IT ONLY TOOK 2,000 YEARS, but Eastern and Western medicine finally agree on something: the effectiveness of acupuncture, the healing art in which hair-thin needles are inserted along pathways called meridians to clear qi, or energy, that gets blocked due to illness and imbalance. Scientists have yet to explain the success of the therapy in Western terms, but they theorize that it stimulates the production of immune-system cells and painkilling endorphins; studies also indicate that acupuncture alters the release pattern of brain chemicals like neurotransmitters and neurohormones, which affects the central nervous system.
Much clinical attention has been paid to acupuncture. The medical website PubMed (www.pubmed.gov) lists more than 10,000 published investigations, and the National Institutes of Health currently sponsor about 50 trials in the recruitment stage that will examine acupuncture in the treatment of hypertension, osteoarthritis, chronic pain, depression, and other conditions. And even though researchers struggle to find a consistently reliable placebo, study results so far have been particularly encouraging in treating the following conditions:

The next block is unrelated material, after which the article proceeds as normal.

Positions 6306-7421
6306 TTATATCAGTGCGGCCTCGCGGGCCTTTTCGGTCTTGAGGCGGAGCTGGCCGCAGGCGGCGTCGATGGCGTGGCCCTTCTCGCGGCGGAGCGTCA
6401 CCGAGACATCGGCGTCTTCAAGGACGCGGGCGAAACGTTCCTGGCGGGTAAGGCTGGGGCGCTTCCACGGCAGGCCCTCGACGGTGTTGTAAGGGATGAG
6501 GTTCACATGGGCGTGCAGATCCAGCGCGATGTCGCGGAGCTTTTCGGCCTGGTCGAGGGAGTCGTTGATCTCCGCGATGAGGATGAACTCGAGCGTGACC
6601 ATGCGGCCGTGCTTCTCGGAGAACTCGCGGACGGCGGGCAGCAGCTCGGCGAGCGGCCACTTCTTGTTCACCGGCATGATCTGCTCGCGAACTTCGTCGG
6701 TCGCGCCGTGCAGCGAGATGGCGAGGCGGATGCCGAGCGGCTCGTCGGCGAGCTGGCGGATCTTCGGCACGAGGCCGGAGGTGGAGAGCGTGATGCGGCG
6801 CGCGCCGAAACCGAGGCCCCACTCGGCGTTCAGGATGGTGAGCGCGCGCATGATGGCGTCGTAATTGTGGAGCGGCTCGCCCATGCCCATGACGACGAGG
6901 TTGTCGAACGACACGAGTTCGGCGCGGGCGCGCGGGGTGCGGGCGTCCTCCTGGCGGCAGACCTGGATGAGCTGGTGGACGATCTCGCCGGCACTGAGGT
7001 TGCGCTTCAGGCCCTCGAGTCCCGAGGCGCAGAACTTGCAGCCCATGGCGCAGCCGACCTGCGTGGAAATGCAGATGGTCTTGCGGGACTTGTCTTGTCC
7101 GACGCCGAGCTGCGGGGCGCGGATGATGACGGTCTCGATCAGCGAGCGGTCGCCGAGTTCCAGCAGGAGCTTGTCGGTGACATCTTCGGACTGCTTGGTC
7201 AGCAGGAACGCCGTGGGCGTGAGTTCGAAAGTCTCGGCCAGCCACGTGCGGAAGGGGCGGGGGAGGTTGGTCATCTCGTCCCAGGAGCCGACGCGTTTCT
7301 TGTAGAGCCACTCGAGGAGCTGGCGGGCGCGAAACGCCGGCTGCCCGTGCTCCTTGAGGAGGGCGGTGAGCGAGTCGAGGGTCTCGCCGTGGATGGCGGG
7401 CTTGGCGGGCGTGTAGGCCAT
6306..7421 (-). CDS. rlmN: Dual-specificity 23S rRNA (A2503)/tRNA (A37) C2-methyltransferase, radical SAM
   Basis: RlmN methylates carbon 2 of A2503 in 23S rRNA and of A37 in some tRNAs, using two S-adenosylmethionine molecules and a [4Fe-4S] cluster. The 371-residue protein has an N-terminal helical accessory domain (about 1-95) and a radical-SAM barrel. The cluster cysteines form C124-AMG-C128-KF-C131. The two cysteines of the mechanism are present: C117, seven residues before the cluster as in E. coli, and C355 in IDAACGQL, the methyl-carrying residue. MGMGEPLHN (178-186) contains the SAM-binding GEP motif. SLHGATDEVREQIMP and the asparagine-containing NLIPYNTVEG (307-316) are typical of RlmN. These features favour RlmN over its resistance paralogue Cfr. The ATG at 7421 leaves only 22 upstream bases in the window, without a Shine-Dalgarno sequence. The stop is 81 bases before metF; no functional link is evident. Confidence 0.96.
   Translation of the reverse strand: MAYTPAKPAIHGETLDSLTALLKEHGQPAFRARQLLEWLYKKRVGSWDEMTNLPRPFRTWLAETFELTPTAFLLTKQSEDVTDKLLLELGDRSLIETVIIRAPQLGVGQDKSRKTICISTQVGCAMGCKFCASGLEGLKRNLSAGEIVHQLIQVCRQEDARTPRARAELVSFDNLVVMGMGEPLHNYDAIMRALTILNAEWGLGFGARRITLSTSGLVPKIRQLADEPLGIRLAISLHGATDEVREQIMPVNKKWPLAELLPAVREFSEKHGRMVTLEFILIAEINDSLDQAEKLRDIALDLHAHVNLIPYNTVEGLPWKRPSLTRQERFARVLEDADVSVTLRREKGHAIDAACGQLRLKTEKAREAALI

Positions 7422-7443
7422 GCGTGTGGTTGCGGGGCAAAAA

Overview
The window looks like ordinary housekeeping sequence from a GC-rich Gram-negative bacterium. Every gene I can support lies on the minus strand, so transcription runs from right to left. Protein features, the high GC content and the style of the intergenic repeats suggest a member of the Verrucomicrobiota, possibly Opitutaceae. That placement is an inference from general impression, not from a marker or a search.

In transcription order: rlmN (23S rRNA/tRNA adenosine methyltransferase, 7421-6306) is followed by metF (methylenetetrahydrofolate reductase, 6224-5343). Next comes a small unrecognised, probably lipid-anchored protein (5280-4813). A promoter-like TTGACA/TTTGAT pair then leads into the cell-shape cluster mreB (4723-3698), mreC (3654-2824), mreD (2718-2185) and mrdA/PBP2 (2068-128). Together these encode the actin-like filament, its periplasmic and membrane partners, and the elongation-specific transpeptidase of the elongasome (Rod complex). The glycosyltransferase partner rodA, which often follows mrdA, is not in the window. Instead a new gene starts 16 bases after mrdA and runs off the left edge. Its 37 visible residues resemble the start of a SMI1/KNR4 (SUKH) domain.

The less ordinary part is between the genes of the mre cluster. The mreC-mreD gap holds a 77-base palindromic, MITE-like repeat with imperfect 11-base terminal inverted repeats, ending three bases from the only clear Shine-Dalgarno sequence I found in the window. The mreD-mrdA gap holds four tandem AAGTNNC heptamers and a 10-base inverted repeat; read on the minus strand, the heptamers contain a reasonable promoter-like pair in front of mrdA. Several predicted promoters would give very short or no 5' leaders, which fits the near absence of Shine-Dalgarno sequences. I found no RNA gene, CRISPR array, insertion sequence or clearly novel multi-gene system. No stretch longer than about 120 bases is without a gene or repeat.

- Headaches and Migraines
- Weight Loss
- Quitting Smoking
- Hot Flashes
- Cancer Treatment Side Effects
- Immunity Booster